Over Memorial Day Weekend, the Chicago Tribune ran a wonderful story on the cover of its magazine section, Sunday May 27, headed, "Ruffling feathers; Once Viewed as Crazies, Animal Rights Activists Say Their Message is Starting to Get Through."
Proving the point, New York Newsday, one of the countries most widely distributed papers, has a great story on fake meats, on Tuesday, May 29.
The Chicago Tribune magazine cover story, by Mick Dumke, is huge -- over 4,000 words long -- with loads of great photos.
It opens telling us that PETA protests KFC, using leaflets informing people "the chain's suppliers abuse chickens--routinely breaking their legs, cutting off their beaks and scalding them alive before they're slaughtered for food." We learn that protesters get some snide comments, but mostly support. We read of a protester handing out leaflets to three kids who came running to her:
"Pollock happily set them up--they're the future of the animal rights movement, she says--and the mother, stuffing the leaflet in her purse, thanked her."
"Animal rights activism is associated with outlandish tactics. But as most animal liberationists will tell you, it's the polite efforts at persuasion, like those on display that Saturday, that ultimately win hearts and minds."
"It seems undeniable that, over the past two decades, the ethical arguments of the animal rights movement have caught on with a broader public. Even many skeptics now agree that animals feel pain, should not suffer unnecessarily and should not be subject to every human whim. Their lives, on some level, clearly matter.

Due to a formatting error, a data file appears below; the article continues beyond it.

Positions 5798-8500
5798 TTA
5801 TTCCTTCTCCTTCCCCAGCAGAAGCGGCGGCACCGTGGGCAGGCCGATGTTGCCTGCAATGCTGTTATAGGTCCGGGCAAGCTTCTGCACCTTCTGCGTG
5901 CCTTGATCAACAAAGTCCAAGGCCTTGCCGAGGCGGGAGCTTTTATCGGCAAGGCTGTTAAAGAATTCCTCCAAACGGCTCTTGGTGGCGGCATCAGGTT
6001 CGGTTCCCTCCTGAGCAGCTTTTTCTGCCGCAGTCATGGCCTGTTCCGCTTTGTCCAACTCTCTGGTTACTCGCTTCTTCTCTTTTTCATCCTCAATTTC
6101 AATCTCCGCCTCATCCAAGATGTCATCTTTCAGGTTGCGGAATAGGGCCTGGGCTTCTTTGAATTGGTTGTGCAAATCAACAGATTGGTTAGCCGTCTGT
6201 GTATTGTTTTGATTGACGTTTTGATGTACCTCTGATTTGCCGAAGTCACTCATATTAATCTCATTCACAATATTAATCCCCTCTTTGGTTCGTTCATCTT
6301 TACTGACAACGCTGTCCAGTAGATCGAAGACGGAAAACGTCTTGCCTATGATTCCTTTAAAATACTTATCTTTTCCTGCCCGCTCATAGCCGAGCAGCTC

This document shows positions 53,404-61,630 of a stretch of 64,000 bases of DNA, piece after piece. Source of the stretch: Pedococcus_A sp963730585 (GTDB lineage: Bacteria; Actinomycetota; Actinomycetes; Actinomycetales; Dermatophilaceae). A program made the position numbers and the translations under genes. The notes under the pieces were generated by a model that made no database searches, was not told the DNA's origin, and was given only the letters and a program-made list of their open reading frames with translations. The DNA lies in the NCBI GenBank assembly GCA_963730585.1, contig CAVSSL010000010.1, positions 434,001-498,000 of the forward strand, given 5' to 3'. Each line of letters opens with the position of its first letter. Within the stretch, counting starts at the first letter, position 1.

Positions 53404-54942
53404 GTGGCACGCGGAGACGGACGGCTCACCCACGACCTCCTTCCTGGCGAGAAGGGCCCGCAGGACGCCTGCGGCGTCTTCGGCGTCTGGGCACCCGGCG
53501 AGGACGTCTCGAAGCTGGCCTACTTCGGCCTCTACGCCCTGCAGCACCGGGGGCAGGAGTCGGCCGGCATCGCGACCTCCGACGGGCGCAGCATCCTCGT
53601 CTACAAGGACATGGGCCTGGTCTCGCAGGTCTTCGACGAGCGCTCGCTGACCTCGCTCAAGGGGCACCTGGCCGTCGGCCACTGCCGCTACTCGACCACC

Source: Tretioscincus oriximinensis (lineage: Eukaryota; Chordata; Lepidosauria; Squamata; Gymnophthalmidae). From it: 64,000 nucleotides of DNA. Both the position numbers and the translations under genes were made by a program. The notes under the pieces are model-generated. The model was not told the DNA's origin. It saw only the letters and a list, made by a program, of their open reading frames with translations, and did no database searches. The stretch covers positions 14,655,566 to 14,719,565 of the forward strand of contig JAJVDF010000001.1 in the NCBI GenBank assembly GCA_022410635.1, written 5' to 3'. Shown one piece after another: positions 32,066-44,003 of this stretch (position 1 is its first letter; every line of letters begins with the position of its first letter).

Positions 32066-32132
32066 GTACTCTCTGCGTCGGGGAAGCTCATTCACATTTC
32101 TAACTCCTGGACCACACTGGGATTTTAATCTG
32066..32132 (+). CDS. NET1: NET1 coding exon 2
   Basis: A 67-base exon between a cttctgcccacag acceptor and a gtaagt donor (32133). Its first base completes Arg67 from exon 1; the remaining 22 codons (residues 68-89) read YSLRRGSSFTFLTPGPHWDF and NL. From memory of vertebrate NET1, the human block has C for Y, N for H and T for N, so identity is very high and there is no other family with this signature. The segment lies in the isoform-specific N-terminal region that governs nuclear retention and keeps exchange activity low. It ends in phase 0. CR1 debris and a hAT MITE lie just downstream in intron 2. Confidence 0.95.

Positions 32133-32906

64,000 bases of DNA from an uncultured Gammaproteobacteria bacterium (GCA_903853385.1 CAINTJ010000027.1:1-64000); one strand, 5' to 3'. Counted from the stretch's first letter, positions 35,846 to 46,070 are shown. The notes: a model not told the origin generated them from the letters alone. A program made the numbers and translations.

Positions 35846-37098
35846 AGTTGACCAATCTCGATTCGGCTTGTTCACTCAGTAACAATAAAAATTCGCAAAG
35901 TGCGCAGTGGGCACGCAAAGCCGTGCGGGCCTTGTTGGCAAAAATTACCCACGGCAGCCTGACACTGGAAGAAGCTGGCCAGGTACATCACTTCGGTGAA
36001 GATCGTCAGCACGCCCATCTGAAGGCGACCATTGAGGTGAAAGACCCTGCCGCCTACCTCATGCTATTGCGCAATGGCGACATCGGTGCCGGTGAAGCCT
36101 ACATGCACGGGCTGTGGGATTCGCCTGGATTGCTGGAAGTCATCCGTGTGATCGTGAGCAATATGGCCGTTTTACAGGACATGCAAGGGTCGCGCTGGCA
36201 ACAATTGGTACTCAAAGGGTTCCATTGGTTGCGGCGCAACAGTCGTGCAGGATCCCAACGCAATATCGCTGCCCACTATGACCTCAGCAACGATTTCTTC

"Examples of the change abound: Mary Kay, Revlon and other cosmetics firms no longer test products on animals; many school systems offer alternatives to dissection in science classes; companies like MasterCard, Visa and Sears have stopped sponsoring the Ringling Bros. and Barnum & Bailey Circus because of concerns about animal treatment; clothing-makers Tommy Hilfiger, J. Crew and Ralph Lauren have gone "fur-free"; several states have restricted use of "battery" cages--so restrictive that animals cannot move--to house pigs and chickens; Chicago and other cities have banned foie gras; zoos in several cities, including Chicago, have stopped housing elephants; two of the last three horse slaughterhouses in the U.S. --were recently shuttered by court order, and a third, near DeKalb, is on the bubble; many law schools, from Harvard to Chicago-Kent, now offer programs in animal law; animal cruelty charges have been filed against factory farms and furriers after PETA investigations;
and most restaurants now offer some sort of vegetarian fare."
Princeton Professor Peter Singer, author of "Animal Liberation" is quoted: He comments, "There is growing awareness of the cruelty we routinely inflict on animals, especially in farming, and more people are turning away from that cruelty."
He says, "Concern for the well-being of children growing up in America would require that we teach them to read; concern for the well-being of pigs may require no more than that we leave them with other pigs in a place where there is adequate food and room to run freely."
"I don't say that speciesism and racism are exactly the same." But "in all these cases, a dominant group has developed an ideology that allows it to use those it considers inferior as a means to its ends."
Daniel Haugh from Mercy for Animals is also quoted: